Texas has to find answers for its anemic running game -- fast. Without any semblance of a run, UCLA was able to pressure Garrett Gilbert and take away the deep ball. But that clearly is the blueprint for success to beat the Longhorns, as it would be for any team that can't run and has an inexperienced quarterback. Gilbert has four touchdowns to four interceptions this season and is averaging just 6.4 yards per pass attempt.
The Longhorns' loss and the Sooners' erratic play take a bit of the luster off next week's crucial Red River Shootout. Nonetheless, we are headed for another Monster Saturday, Conference Edition, with Florida at Alabama and Stanford at Oregon also on the slate.
Who will survive? We will have an answer this time next week.
Shock and awe for Texas after ugly loss
AUSTIN, Texas -- If anyone had heard Texas coach Mack Brown say "It should have been out of hand at halftime" after Saturday's game against UCLA, most would have figured he was chastising his team for a lackluster win over a 1-2 opponent from the Pac-10.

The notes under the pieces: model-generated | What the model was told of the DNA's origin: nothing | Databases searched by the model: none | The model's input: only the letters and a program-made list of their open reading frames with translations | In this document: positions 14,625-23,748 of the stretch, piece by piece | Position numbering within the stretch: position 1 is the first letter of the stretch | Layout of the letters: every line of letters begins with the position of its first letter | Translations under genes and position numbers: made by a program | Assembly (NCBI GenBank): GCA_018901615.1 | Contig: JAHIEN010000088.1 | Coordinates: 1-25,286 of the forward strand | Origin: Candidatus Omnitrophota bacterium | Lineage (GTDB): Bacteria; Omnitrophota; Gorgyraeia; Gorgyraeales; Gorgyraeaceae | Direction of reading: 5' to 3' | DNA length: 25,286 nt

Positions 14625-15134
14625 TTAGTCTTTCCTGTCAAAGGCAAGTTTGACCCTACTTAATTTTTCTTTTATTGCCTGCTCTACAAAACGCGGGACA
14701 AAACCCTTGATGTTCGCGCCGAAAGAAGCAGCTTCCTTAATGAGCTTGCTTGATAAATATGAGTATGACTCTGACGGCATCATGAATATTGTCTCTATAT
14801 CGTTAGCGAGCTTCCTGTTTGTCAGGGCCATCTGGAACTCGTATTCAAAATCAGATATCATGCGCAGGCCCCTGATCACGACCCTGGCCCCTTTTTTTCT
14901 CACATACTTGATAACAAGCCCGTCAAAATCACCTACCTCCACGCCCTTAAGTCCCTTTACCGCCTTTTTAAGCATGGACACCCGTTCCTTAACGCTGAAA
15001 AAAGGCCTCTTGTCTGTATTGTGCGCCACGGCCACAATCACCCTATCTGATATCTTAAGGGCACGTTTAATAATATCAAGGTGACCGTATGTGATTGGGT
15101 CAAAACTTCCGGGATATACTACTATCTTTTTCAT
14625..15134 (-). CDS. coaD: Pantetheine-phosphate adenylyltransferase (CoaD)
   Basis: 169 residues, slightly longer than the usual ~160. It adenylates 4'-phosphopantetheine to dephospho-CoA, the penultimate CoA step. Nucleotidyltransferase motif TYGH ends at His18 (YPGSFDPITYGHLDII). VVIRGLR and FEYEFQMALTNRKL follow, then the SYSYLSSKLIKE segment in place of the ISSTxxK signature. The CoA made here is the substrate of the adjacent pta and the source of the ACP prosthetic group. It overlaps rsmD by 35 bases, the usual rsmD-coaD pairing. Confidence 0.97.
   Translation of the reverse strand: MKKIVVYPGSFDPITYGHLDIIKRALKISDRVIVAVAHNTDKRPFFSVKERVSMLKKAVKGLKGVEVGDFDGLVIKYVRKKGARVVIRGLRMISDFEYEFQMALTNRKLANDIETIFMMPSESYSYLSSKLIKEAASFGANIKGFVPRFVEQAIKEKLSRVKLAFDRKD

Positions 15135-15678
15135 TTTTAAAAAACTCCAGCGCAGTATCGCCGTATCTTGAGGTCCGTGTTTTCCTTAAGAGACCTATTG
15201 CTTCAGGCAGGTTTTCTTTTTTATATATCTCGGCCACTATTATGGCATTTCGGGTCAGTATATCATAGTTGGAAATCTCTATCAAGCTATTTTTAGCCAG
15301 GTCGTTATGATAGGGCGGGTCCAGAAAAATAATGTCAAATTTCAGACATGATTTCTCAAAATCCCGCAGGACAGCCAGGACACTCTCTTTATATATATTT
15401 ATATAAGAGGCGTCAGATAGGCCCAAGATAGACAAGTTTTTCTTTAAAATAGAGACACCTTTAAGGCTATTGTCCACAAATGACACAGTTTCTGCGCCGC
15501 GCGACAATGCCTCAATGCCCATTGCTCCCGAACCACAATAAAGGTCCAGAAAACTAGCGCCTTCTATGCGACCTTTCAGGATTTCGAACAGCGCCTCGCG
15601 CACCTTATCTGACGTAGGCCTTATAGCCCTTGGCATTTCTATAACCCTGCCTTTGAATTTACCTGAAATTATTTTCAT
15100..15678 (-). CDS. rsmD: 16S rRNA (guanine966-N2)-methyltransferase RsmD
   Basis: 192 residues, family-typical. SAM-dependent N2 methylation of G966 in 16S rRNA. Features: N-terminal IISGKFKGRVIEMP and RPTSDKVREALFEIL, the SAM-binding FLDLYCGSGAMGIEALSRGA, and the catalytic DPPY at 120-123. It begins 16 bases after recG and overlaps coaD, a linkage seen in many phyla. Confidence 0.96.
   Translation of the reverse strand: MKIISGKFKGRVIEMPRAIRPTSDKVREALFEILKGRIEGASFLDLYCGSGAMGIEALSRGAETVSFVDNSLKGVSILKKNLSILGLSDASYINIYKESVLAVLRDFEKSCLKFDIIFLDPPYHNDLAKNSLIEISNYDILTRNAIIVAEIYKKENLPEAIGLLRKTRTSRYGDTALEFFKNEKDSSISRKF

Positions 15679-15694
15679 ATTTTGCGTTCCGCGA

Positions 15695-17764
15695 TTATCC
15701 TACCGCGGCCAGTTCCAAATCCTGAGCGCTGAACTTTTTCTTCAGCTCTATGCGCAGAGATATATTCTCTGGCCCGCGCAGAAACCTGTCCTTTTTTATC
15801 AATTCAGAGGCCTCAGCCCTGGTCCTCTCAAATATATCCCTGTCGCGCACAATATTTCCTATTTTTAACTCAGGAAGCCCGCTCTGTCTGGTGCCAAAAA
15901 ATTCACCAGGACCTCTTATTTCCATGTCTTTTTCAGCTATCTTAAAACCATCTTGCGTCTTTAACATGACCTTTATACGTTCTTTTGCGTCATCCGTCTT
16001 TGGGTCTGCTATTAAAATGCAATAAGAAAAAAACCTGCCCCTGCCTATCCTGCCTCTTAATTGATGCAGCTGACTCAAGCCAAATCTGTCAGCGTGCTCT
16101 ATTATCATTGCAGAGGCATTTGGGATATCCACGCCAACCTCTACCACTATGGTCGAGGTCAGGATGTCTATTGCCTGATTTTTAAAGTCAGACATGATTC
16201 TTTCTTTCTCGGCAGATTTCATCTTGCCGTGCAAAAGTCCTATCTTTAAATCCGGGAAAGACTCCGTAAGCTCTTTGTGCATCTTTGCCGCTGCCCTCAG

But he said it, and he said it in regard to his own team's deficit after it turned the ball over four times in the opening half and lost 34-12 to the 16-point underdog Bruins, halting any hopes the young Longhorns had of making a repeat trip to the national title game.
Brown said his team prepared well. The loss shocked him. His players said the same thing.
"I'm very upset. Being here at the University of Texas, we're demanding to win. We're coming in to win every game," junior cornerback Aaron Williams said. "Since I've been here, I've never had a loss at home or a loss that bad before. The expectations here are so high; having a loss like this, I'm really angry inside."